British study finds less than half of people in 30s, 40s use them when with a new partner
TUESDAY, Nov. 11 (HealthDay News) -- Six out of every 10 middle-aged Britons do not use a condom during a first-time sexual encounter, a new study shows.
Those numbers might be similar for Americans, one expert said. "Data in the U.S. are likely comparable and, given prevailing policies with regard to contraception, may be worse," said Dr. David L. Katz, director of the Prevention Research Center at Yale University School of Medicine in New Haven, Conn.
In fact, U.S. rates of all STDs, including HIV, have been increasing with an estimated 19 million new cases each year and more than 1 million people living with HIV. Almost half of the new cases of STDs are among people 15 to 24, according to the U.S. Centers for Disease Control and Prevention.
But older adults are at risk, too. "Often it's assumed that sexually transmitted infections are just increasing among young people, but U.K. surveillance data shows that sexually transmitted infection diagnosis rates are on the increase among all age groups in the U.K.," said Catherine Mercer, the study's lead researcher and a lecturer at the Centre for Sexual Health & HIV Research at University College London.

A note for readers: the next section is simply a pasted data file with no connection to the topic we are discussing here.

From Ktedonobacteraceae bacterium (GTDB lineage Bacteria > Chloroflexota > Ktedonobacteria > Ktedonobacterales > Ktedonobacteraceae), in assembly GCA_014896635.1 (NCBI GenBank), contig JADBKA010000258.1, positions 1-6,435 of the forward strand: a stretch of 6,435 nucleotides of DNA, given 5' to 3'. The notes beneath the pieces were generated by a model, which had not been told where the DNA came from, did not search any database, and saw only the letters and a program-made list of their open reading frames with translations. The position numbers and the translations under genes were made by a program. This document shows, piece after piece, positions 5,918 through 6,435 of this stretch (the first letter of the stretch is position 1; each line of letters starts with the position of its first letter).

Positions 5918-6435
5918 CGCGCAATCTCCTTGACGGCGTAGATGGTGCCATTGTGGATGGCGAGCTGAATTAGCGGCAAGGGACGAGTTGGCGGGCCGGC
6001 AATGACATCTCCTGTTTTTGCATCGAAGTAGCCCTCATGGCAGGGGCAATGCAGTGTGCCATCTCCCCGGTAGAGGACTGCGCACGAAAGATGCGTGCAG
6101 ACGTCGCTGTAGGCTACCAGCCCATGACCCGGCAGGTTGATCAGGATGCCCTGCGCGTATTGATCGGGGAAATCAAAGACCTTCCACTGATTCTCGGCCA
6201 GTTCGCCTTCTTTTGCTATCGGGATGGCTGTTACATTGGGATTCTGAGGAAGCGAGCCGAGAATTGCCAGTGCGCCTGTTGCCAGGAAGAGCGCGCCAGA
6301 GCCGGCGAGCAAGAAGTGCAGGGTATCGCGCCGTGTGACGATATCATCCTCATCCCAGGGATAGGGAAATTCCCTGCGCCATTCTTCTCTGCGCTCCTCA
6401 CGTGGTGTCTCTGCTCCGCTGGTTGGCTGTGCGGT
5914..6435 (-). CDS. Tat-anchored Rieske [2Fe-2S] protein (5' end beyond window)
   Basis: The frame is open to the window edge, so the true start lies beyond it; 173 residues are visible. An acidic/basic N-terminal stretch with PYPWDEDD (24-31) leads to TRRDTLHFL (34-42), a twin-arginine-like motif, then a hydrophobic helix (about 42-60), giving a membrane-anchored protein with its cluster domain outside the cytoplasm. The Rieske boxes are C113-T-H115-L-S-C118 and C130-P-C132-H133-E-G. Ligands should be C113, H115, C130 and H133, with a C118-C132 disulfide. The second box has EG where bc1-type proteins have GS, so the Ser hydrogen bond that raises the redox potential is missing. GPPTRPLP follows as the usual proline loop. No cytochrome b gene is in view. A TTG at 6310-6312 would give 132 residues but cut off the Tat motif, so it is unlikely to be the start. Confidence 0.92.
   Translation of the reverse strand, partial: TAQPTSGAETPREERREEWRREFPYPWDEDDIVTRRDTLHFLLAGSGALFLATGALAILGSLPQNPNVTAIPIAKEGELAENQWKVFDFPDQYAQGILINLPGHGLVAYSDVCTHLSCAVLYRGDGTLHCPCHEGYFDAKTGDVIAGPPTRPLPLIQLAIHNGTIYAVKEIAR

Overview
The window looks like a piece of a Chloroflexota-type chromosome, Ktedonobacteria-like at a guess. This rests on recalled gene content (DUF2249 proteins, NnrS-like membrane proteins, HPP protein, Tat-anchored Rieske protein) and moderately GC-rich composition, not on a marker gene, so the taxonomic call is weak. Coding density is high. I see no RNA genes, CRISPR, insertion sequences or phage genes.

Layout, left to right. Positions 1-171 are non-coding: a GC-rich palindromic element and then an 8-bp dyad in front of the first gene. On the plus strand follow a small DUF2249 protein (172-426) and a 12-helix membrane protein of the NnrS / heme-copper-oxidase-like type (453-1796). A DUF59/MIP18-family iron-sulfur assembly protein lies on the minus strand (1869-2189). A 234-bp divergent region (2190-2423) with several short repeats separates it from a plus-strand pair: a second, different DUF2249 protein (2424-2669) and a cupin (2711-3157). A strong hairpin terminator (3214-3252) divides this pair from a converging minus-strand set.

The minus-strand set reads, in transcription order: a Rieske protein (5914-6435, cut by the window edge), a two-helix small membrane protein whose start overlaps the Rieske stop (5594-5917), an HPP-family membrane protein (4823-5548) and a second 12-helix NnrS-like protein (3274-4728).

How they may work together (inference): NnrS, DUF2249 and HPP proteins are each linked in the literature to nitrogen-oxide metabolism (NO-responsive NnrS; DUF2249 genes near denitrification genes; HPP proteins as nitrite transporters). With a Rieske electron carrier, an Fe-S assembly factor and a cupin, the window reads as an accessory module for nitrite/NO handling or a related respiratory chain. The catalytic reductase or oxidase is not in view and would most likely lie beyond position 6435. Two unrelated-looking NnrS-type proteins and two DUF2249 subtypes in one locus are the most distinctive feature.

Most Britons engaging in unprotected sex are in their 30s and 40s and in relationships where there is an age difference of five or more years, according to the report, which was published in the Nov. 12 online edition of the International Journal of Epidemiology.
"Low rates of condom use among those starting partnerships in their 30s and 40s means that they too are at great risk of sexual infections," Mercer said.
For the study, Mercer's group collected data on more than 11,000 men and women who participated in the second British National Survey of Sexual Attitudes and Lifestyles. The survey included questions on recent partnerships, cond
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